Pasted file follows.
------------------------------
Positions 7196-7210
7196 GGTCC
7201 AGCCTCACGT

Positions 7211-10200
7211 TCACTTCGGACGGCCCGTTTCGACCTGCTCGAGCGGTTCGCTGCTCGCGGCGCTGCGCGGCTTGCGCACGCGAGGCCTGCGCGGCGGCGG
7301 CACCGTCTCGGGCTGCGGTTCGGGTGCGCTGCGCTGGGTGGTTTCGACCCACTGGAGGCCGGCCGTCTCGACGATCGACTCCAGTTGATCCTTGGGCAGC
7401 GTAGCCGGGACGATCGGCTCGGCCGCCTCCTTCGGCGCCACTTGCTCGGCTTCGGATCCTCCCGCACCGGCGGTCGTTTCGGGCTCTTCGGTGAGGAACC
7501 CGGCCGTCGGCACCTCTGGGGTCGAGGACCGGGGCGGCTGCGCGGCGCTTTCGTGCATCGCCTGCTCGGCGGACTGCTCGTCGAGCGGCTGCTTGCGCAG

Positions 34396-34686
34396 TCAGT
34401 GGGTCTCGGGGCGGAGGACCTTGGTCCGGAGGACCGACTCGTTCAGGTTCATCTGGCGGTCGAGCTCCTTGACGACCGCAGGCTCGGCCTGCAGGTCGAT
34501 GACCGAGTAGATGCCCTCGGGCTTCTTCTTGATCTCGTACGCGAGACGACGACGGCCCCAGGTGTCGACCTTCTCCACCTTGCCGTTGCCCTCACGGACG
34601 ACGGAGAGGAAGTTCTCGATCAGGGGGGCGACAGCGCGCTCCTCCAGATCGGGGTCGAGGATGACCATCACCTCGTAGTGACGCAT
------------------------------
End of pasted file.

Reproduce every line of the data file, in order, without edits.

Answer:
Positions 7196-7210
7196 GGTCC
7201 AGCCTCACGT

Positions 7211-10200
7211 TCACTTCGGACGGCCCGTTTCGACCTGCTCGAGCGGTTCGCTGCTCGCGGCGCTGCGCGGCTTGCGCACGCGAGGCCTGCGCGGCGGCGG
7301 CACCGTCTCGGGCTGCGGTTCGGGTGCGCTGCGCTGGGTGGTTTCGACCCACTGGAGGCCGGCCGTCTCGACGATCGACTCCAGTTGATCCTTGGGCAGC
7401 GTAGCCGGGACGATCGGCTCGGCCGCCTCCTTCGGCGCCACTTGCTCGGCTTCGGATCCTCCCGCACCGGCGGTCGTTTCGGGCTCTTCGGTGAGGAACC
7501 CGGCCGTCGGCACCTCTGGGGTCGAGGACCGGGGCGGCTGCGCGGCGCTTTCGTGCATCGCCTGCTCGGCGGACTGCTCGTCGAGCGGCTGCTTGCGCAG

Positions 34396-34686
34396 TCAGT
34401 GGGTCTCGGGGCGGAGGACCTTGGTCCGGAGGACCGACTCGTTCAGGTTCATCTGGCGGTCGAGCTCCTTGACGACCGCAGGCTCGGCCTGCAGGTCGAT
34501 GACCGAGTAGATGCCCTCGGGCTTCTTCTTGATCTCGTACGCGAGACGACGACGGCCCCAGGTGTCGACCTTCTCCACCTTGCCGTTGCCCTCACGGACG
34601 ACGGAGAGGAAGTTCTCGATCAGGGGGGCGACAGCGCGCTCCTCCAGATCGGGGTCGAGGATGACCATCACCTCGTAGTGACGCAT